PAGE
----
Arguments have also been mounted against adopting the notions of human capital theory in public policy. It raises concerns in a few domains, particularly in healthcare equity and the model of education, by placing an arguably imbalanced attention towards those who are formally economically productive. It creates a situation where there is exclusion of those who are traditionally not defined as participants in the labour market, those with disabilities, chronically ill and unable to work . The human capital theory application to education policy has highlighted the large effect of acquiring knowledge and skills on a person’s income-generating abilities. Simultaneously it has imposed a damaging goal orientation in education policy by promoting an instrumental view of education, where the value of education and skills are only of value to the extent in which they contribute to boosting productivity and higher wages . Many argue this interpretation of education, as a means to accumulate human capital, is impoverished and instead seek to evaluate education as playing a role in an individual’s capability to achieve broader valued functioning . Wigley and Akkoyunlu-Wigley  found that educational attainment had a significant effect on life expectancy independent of its effect by way of increased income. Empirically showing how income undervalues the health functioning achieved by educational attainment, supporting that education should be valued in terms of capability for functioning, as opposed to a resource for economic productivity. The Mental Wealth approach seeks to account for the value of knowledge, skills and competencies as greater than their ability to produce economic outputs, valuing also their ability to enhance social productivity and wellbeing.
Building on the human capital concept, the term ‘Brain Capital’ was coined in recognition of the need for economic reimagination, incorporating brain health and brain skills as contributors to a ‘Brain Economy’ . There is mounting evidence that unless nations strengthen their human capital, they will be unable to achieve sustained, inclusive economic growth. Preparing the workforce for the demands of more highly skilled jobs in the future is required in order to be able to compete in the global economy . In this light, Smith et al. has brought attention to the necessity of Brain Capital in this new era of the ‘Brain Economy’, where ‘most new jobs demand cognitive, emotional, and social, not manual, skills and where innovation is a tangible “deliverable” of employee productivity’ .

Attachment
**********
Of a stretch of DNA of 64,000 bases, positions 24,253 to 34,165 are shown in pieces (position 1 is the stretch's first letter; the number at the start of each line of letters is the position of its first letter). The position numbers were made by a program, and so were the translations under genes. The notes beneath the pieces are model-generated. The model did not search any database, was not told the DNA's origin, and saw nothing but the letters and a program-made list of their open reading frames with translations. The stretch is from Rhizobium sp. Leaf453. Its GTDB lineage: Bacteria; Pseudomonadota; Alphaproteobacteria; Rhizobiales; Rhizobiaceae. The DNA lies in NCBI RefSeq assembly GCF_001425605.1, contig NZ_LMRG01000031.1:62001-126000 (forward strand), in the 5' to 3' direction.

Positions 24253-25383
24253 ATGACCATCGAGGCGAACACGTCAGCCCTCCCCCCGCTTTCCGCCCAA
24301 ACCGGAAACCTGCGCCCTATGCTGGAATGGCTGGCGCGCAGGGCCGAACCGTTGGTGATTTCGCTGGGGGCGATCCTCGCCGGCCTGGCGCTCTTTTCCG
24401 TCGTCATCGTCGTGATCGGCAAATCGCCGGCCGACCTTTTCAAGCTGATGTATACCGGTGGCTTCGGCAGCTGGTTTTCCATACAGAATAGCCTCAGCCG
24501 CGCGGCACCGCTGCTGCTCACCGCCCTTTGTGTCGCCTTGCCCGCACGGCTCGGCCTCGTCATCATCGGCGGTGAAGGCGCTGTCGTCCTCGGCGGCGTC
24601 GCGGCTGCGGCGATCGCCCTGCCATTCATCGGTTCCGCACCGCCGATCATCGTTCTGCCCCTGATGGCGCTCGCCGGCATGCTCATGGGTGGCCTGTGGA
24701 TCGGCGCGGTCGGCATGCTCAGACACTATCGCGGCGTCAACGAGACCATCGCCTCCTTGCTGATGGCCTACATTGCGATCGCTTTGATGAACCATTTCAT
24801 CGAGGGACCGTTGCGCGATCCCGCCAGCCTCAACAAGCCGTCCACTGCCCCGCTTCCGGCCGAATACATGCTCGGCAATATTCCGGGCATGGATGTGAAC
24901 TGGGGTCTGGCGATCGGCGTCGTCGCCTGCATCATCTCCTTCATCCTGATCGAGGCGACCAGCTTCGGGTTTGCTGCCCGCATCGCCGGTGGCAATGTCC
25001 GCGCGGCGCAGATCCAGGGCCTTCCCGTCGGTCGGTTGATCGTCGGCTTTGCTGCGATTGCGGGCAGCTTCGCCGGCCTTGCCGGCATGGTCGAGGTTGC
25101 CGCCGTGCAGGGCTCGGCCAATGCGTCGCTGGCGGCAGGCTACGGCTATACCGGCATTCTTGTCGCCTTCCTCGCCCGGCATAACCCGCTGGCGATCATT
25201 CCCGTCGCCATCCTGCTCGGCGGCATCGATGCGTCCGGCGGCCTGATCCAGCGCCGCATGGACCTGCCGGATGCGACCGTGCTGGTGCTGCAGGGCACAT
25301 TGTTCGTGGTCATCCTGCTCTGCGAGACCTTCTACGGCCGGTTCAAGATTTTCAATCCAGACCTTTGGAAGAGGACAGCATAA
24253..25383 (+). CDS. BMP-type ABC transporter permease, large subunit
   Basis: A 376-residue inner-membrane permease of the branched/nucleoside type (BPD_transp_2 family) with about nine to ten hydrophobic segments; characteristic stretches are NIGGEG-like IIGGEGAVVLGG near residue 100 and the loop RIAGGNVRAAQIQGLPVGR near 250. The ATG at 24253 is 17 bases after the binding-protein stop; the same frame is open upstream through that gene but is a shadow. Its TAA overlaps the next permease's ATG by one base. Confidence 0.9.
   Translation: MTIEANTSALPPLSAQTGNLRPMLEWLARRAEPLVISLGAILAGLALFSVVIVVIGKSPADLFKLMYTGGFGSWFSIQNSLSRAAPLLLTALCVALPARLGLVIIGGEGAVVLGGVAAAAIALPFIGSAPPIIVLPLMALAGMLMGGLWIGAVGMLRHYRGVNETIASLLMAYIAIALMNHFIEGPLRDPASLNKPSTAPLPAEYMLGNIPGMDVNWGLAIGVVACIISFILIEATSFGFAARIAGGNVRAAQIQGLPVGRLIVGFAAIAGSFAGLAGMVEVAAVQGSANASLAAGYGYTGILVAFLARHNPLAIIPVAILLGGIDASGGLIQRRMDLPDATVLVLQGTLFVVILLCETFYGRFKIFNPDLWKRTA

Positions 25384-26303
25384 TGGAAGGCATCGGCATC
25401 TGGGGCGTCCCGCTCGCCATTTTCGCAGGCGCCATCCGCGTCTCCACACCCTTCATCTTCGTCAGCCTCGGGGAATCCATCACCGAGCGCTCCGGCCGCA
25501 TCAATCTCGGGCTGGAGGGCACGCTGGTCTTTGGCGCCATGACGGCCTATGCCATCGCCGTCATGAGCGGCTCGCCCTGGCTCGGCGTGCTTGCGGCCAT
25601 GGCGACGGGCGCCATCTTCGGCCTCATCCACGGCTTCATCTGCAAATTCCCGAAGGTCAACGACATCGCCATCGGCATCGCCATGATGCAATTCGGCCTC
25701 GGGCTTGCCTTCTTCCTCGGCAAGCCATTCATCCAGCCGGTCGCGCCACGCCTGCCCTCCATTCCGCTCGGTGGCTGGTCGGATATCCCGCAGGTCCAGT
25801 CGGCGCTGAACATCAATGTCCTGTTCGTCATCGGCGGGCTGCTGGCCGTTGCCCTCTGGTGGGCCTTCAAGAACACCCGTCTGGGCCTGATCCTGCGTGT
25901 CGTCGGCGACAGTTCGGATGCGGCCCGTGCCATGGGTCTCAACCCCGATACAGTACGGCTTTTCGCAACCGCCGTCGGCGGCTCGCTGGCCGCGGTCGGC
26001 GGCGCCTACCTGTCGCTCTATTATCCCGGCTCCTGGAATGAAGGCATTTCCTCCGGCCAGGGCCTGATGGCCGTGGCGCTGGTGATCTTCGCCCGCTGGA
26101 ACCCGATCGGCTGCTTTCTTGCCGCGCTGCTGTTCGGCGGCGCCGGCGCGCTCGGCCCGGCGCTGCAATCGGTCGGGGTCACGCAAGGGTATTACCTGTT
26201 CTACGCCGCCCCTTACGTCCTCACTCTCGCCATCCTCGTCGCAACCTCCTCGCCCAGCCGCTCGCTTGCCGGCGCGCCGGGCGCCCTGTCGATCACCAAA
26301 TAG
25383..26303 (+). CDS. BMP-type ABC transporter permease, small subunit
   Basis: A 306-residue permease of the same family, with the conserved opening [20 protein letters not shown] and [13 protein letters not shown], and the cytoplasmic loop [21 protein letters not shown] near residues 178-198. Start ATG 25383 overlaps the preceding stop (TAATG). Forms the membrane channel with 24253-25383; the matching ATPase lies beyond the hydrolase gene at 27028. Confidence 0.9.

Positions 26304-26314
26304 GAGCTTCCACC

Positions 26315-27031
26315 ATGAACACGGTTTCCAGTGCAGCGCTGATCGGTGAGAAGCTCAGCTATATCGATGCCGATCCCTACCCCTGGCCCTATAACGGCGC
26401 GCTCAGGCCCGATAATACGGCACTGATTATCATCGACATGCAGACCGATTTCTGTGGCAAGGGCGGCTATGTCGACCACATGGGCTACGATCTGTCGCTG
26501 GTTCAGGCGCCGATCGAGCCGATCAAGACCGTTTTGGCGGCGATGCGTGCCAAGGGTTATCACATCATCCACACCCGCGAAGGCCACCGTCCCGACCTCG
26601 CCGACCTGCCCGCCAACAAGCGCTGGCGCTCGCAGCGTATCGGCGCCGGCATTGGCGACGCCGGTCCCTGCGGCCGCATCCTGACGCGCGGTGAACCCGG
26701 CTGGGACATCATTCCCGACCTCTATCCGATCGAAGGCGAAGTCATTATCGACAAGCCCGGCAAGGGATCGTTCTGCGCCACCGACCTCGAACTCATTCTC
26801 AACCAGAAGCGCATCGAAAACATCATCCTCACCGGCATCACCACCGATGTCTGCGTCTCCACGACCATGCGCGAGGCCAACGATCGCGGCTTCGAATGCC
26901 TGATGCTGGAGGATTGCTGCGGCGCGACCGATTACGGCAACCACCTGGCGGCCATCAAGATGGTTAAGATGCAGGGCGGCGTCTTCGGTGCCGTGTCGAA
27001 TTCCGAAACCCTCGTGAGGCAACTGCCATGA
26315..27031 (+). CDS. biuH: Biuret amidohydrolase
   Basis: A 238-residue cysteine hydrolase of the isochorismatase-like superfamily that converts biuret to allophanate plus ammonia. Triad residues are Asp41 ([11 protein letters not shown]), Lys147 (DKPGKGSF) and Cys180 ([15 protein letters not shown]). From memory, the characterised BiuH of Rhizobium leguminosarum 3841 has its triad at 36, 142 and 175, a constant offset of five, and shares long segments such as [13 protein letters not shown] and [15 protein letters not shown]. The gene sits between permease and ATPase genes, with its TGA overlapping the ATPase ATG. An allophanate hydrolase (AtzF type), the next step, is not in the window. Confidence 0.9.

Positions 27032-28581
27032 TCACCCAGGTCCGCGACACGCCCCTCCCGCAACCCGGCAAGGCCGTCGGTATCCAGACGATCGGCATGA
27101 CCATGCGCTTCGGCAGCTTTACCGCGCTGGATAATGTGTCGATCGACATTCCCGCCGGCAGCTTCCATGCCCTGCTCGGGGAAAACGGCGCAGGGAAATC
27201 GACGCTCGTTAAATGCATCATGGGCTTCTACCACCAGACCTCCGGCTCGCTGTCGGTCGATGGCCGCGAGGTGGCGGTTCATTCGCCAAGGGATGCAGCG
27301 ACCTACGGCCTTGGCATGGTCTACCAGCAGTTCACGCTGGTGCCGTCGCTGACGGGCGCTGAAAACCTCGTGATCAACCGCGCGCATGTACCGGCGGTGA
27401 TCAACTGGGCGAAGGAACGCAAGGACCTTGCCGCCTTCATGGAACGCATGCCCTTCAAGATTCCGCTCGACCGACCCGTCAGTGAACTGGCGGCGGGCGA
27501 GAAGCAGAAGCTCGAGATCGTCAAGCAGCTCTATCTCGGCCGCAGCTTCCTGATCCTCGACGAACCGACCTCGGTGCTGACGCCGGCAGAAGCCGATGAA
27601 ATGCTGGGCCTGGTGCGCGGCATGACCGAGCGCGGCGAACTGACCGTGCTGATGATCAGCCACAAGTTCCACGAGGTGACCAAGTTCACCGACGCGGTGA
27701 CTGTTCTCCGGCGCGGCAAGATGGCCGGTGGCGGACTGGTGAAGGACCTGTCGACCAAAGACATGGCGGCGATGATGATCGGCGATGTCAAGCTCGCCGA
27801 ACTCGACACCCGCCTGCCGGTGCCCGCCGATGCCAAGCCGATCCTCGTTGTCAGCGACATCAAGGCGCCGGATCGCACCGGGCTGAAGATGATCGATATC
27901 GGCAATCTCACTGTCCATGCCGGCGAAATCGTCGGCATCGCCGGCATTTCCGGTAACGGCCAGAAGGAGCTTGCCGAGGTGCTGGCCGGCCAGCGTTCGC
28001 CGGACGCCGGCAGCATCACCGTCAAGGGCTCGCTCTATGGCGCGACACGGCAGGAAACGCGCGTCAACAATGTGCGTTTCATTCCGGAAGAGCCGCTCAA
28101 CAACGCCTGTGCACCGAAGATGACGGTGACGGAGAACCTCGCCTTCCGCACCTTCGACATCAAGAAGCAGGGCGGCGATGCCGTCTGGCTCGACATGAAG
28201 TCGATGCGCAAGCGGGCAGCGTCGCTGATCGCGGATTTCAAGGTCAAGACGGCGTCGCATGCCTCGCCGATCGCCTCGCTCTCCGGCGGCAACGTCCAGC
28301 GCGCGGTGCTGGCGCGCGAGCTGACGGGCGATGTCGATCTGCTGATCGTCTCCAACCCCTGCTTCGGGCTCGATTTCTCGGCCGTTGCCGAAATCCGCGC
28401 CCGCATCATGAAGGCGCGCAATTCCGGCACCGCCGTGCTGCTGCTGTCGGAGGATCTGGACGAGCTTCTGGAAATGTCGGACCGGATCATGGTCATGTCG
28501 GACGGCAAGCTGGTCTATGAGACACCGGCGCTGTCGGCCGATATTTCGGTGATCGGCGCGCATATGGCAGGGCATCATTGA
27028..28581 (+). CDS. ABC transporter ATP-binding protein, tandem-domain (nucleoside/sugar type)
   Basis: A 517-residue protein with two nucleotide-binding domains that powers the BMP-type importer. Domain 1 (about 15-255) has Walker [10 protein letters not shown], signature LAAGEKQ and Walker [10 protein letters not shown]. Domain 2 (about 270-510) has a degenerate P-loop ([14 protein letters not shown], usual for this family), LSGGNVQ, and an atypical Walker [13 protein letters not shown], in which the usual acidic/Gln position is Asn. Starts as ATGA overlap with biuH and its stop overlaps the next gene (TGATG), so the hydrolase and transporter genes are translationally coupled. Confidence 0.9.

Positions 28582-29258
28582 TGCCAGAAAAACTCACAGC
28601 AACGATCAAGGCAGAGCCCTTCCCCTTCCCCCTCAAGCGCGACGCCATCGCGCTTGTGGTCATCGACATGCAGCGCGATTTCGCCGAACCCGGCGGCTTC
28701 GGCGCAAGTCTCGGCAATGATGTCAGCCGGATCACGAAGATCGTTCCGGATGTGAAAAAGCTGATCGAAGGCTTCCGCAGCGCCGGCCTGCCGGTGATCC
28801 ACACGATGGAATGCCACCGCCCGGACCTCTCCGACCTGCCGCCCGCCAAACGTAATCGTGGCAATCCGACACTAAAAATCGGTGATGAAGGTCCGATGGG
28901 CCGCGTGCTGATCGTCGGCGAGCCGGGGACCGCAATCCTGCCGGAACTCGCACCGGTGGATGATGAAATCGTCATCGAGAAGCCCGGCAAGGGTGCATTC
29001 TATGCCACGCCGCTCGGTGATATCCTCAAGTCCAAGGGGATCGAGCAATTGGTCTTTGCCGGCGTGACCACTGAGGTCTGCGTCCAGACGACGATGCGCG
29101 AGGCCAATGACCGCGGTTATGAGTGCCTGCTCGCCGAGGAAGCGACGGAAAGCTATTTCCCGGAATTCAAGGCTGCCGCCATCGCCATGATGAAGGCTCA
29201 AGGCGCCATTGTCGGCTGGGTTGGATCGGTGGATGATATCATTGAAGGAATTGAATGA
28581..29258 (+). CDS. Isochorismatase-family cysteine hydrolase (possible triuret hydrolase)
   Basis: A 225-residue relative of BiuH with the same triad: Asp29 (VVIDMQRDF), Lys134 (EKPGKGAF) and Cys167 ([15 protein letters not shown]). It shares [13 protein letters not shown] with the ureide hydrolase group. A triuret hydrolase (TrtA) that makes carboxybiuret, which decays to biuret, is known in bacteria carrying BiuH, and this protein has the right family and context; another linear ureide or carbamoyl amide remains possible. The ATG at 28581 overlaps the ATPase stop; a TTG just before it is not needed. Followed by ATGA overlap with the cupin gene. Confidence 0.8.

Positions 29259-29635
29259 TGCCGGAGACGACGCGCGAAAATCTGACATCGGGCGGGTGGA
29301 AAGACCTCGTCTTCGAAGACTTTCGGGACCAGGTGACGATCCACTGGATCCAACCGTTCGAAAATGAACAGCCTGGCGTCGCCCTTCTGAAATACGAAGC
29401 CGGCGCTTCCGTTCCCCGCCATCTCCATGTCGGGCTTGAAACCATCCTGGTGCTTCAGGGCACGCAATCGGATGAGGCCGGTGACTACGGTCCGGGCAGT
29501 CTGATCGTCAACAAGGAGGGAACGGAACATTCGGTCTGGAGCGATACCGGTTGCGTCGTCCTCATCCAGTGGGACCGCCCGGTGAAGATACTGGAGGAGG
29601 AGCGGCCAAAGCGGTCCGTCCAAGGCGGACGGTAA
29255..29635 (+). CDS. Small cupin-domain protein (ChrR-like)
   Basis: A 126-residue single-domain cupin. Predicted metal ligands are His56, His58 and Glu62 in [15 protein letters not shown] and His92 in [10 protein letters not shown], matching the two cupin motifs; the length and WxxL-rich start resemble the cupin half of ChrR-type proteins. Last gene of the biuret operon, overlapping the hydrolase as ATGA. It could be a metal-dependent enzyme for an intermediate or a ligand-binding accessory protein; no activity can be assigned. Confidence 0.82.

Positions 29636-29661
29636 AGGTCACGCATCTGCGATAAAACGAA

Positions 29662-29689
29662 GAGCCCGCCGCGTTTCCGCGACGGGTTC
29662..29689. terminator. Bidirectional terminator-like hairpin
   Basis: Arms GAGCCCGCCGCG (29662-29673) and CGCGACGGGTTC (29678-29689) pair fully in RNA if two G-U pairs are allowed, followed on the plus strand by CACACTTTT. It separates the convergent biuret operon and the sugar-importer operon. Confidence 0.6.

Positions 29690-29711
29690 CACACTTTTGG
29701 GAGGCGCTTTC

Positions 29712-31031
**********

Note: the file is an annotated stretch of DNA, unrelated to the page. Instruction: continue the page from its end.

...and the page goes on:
The policy agendas born from human capital theory and its measurement, such as the Human Capital Index , has some merits in growth-based policies but has limitations for use in guiding overall health and education policy. A broader development discourse is needed. One which incorporates a wider metric that captures the value of cognitive and emotional resources that are deployed and contribute to society, contributions which are not captured by traditional economic growth indicators.
Mental wellbeing can be viewed as conditioning an individual’s ability to work productively and develop their potential, determining their ability to attain and deploy mental capital . A key finding of the Foresight Project is that mental wellbeing and mental capital are intertwined. Intentions to affect the growth of mental capital require fostering an environment which enables a high level of collective mental wellbeing . To achieve change, it is essential to understand the epidemiology of mental wellbeing across the nation, at the same time recognising variation by region and across the metropolitan and regional divide.
Mental wellbeing is an important but understudied idea at the population level. This is partially due to the lack of suitable population-based measures. Development of instruments to quantify and monitor mental wellbeing at a population level is key to the evaluation of mental health promotion initiatives and to the understanding of mental capital accumulation and deployment. Definitions of wellbeing are notoriously broad, often interwoven with related concepts such as, life satisfaction, positive mental health, quality of life, happiness, mental capital and human functioning . A more clearly defined and multifaceted measure of mental wellbeing is needed to enhance studies in the appraisal of the diverse health and functional states. Current measures of mental wellbeing fall into three categories: Evaluative measures (life satisfaction), Eudaimonic measures (meaning in life), Hedonic measures (positive or negative affect) . Mental wellbeing has been conceptualized as a concise psychological construct incorporating psychological functioning, alongside the cognitive and emotional aspects of wellbeing. Though current available measures are pre-occupied with states of subjective experience, appearing not to account for the setting or regimes in which they are embedded which can largely influence its state.